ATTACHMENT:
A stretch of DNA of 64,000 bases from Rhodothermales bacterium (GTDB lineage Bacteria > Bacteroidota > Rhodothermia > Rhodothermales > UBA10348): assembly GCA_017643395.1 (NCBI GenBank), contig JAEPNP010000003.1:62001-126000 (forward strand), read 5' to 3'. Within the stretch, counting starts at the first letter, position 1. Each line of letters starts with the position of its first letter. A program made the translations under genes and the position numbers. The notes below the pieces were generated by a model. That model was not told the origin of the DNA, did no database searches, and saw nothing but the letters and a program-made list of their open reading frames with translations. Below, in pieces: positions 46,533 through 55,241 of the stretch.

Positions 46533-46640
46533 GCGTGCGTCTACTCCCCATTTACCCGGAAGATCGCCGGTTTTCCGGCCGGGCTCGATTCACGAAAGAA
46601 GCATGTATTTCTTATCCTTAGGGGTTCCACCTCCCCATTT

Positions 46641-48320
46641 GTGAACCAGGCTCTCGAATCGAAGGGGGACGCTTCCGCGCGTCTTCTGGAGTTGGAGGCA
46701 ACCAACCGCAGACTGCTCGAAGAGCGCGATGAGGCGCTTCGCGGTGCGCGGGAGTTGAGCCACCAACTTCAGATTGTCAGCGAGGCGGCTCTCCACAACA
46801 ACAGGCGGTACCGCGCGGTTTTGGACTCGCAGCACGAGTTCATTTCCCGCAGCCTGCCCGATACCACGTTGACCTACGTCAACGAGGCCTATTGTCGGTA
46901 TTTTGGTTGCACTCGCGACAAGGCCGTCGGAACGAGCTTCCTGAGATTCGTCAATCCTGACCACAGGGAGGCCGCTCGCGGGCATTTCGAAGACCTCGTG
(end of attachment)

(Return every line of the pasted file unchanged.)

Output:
A stretch of DNA of 64,000 bases from Rhodothermales bacterium (GTDB lineage Bacteria > Bacteroidota > Rhodothermia > Rhodothermales > UBA10348): assembly GCA_017643395.1 (NCBI GenBank), contig JAEPNP010000003.1:62001-126000 (forward strand), read 5' to 3'. Within the stretch, counting starts at the first letter, position 1. Each line of letters starts with the position of its first letter. A program made the translations under genes and the position numbers. The notes below the pieces were generated by a model. That model was not told the origin of the DNA, did no database searches, and saw nothing but the letters and a program-made list of their open reading frames with translations. Below, in pieces: positions 46,533 through 55,241 of the stretch.

Positions 46533-46640
46533 GCGTGCGTCTACTCCCCATTTACCCGGAAGATCGCCGGTTTTCCGGCCGGGCTCGATTCACGAAAGAA
46601 GCATGTATTTCTTATCCTTAGGGGTTCCACCTCCCCATTT

Positions 46641-48320
46641 GTGAACCAGGCTCTCGAATCGAAGGGGGACGCTTCCGCGCGTCTTCTGGAGTTGGAGGCA
46701 ACCAACCGCAGACTGCTCGAAGAGCGCGATGAGGCGCTTCGCGGTGCGCGGGAGTTGAGCCACCAACTTCAGATTGTCAGCGAGGCGGCTCTCCACAACA
46801 ACAGGCGGTACCGCGCGGTTTTGGACTCGCAGCACGAGTTCATTTCCCGCAGCCTGCCCGATACCACGTTGACCTACGTCAACGAGGCCTATTGTCGGTA
46901 TTTTGGTTGCACTCGCGACAAGGCCGTCGGAACGAGCTTCCTGAGATTCGTCAATCCTGACCACAGGGAGGCCGCTCGCGGGCATTTCGAAGACCTCGTG